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World Bank names Vietnam’s unique advantages in TPP

Monday, 14 December 2015
As the country with the lowest per capita GDP amongTrans Pacific Partnership Agreement (TPP) signatories, Viet Nam will enjoy comparative and unique advantages such as labor-intensive manufacturing and fewer tariffs when TPP comes into effect, according to the World Bank (WB).

At the Taking Stock report, the international lender published a special section on the TPP Agreement, in which it argues that the TPP is expected to generate considerable benefits for Viet Nam.

A boost for GDP growth rate

On economic impacts, the TPP could add as much as 8% to Viet Nam’s GDP, 17% of its real exports, and 12% to its capital stock over the next 20 years.

Despite various implementation challenges, the impact of the TPP on Viet Nam is expected to be positive.

The simulations suggested that the TPP would spur Viet Nam’s real GDP to over 8% by 2030 thanks to fewer tariffs on its exports especially garments and textiles. So far, the U.S. still applies 17% of import tariffs.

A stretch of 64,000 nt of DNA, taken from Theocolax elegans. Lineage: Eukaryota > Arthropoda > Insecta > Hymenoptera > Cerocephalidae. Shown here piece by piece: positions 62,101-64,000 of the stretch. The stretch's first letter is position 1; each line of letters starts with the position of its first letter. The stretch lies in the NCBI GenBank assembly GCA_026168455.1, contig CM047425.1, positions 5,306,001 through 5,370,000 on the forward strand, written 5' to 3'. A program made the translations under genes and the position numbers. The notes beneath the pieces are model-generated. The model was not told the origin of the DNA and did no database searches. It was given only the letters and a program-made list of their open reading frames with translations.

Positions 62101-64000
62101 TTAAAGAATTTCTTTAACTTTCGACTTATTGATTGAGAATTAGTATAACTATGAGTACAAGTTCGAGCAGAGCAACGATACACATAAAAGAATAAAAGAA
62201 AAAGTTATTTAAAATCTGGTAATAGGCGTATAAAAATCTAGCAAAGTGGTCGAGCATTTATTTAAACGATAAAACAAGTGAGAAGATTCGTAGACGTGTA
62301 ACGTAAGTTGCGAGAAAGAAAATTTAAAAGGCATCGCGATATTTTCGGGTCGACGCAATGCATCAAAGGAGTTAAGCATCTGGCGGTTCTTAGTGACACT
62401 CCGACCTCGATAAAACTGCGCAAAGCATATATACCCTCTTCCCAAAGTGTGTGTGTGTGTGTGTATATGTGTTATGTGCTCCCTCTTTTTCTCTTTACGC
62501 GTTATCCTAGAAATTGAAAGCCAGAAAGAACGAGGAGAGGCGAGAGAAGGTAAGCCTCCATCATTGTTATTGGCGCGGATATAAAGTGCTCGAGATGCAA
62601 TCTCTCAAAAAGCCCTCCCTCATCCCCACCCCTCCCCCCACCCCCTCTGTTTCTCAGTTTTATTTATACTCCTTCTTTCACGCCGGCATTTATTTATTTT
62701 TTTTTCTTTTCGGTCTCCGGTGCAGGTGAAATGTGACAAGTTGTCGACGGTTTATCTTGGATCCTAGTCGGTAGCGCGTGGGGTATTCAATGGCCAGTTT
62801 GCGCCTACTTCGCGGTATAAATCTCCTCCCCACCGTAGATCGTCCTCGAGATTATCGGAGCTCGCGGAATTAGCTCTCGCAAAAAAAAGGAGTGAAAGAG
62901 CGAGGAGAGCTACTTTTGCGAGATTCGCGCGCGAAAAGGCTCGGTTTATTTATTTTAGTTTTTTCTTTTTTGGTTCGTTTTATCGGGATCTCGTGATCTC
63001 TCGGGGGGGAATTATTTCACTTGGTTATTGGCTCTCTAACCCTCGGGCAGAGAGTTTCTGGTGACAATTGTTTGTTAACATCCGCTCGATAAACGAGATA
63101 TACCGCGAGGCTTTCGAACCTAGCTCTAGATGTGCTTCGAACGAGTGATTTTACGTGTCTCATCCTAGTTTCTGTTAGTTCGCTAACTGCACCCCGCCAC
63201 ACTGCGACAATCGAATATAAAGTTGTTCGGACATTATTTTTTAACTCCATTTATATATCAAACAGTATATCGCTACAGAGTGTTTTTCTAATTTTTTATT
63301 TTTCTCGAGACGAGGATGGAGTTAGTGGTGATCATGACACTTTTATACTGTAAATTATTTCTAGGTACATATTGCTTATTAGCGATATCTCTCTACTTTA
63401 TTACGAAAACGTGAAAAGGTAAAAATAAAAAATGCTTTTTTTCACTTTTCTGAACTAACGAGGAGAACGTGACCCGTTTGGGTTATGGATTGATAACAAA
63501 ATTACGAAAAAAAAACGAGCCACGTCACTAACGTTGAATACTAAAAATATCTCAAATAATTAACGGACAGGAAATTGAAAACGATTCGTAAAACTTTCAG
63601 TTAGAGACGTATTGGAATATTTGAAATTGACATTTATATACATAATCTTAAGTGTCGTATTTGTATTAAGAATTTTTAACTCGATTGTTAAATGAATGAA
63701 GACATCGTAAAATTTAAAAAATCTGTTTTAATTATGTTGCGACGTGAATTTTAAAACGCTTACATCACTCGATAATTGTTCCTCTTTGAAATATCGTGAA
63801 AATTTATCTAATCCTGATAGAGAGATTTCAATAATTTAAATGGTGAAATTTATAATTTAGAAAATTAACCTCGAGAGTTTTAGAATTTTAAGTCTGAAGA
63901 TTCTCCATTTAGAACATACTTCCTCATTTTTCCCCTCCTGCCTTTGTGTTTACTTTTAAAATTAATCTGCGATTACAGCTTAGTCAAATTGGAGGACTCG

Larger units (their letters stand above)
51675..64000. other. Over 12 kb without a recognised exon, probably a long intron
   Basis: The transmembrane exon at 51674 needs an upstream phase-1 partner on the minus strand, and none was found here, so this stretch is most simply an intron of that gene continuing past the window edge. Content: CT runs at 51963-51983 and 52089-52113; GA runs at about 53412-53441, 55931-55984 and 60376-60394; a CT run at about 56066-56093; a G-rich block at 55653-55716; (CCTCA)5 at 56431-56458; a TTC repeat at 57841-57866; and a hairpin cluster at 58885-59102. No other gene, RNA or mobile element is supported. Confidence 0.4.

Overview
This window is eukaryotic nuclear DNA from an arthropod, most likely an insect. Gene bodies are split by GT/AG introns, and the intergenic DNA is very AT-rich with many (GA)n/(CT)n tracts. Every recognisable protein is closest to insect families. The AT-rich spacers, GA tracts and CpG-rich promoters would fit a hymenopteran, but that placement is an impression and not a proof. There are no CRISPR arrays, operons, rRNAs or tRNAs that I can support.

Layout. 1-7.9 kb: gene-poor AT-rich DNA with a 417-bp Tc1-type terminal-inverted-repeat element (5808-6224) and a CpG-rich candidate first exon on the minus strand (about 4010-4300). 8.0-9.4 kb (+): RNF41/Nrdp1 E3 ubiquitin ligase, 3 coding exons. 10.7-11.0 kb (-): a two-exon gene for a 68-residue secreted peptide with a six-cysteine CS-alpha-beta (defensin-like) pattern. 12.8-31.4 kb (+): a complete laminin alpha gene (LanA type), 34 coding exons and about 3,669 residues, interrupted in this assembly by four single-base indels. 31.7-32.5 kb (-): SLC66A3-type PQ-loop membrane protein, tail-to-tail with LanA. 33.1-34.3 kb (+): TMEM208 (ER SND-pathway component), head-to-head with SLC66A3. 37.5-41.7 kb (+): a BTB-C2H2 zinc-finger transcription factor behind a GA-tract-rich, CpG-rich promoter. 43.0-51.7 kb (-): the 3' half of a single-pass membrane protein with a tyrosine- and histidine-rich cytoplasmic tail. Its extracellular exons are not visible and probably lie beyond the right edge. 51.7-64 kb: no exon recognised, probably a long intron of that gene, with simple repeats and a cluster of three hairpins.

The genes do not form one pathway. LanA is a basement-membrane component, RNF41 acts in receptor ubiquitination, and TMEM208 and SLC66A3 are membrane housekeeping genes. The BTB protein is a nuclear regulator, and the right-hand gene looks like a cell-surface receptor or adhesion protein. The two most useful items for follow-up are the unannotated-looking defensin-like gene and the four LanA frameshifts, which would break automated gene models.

Wider export opportunities

The TPP would pave the favorable way for Viet Nam to penetrate and expand its export markets. As almost all tariffs and non-tariffs on industrial and agricultural products will be eliminated or gradually reduced, both export and import activities will strengthen thanks to fewer trade costs.

TPP would boost trade growth towards trade liberalization.

Diversifying exports

The TPP would diversify Viet Nam’s exports towards export-oriented manufacturing. The Southeast Asian country has transformed export structure from reducing raw materials and raising manufactured products.

According to the WB, the density of manufactured products is accounting for around 58% of total export turnover, but would rise additional 30% while other sectors like agriculture, petroleum, mining, and services would experience slightly decreases.

In addition, the international lender projected that the TTP would help Viet Nam deeply integrate into the global chain; create conditions on economic restructuring; encourage investment; and nuture a more competitive and creatitve economy.  

However, the WB also forecast that in the short term Viet Nam would not be able to optimize abundant opportunities brought back by the TPP.

Viet Nam heavily relies on imported raw materials in garment and textile production. Around 60-90% of fibre was imported from China and Taiwan. Thus, a large proportion of Vietnamese exports will not meet TPP’s regulations on origin. The lender proposed domestic enterprises restructure; develop auxiliary industries; and control pollution by applying modern and environmentally-friendly technologies./.  

Van Hai (Source: VGP)

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